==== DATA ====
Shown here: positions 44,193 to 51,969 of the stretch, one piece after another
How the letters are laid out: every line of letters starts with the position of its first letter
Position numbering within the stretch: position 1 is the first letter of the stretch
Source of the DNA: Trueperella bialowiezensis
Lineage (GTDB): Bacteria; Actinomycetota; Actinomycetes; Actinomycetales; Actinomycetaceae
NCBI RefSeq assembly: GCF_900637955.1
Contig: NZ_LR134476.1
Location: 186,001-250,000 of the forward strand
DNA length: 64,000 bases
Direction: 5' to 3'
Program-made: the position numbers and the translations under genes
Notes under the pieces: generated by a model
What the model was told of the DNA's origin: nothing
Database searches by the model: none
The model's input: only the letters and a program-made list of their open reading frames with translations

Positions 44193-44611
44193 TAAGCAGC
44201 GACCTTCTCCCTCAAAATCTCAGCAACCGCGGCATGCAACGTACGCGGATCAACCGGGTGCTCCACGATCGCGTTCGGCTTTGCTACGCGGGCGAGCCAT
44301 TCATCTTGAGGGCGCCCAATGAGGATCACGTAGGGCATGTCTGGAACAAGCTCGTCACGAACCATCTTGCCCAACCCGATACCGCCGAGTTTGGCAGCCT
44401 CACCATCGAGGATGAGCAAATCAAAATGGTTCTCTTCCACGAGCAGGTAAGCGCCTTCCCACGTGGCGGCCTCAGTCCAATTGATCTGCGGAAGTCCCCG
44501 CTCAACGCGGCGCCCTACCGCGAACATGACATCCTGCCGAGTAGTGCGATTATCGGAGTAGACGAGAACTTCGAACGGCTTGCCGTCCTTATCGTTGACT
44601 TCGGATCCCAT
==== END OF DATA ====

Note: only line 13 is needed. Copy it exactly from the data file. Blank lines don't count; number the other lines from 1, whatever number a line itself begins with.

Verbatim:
What the model was told of the DNA's origin: nothing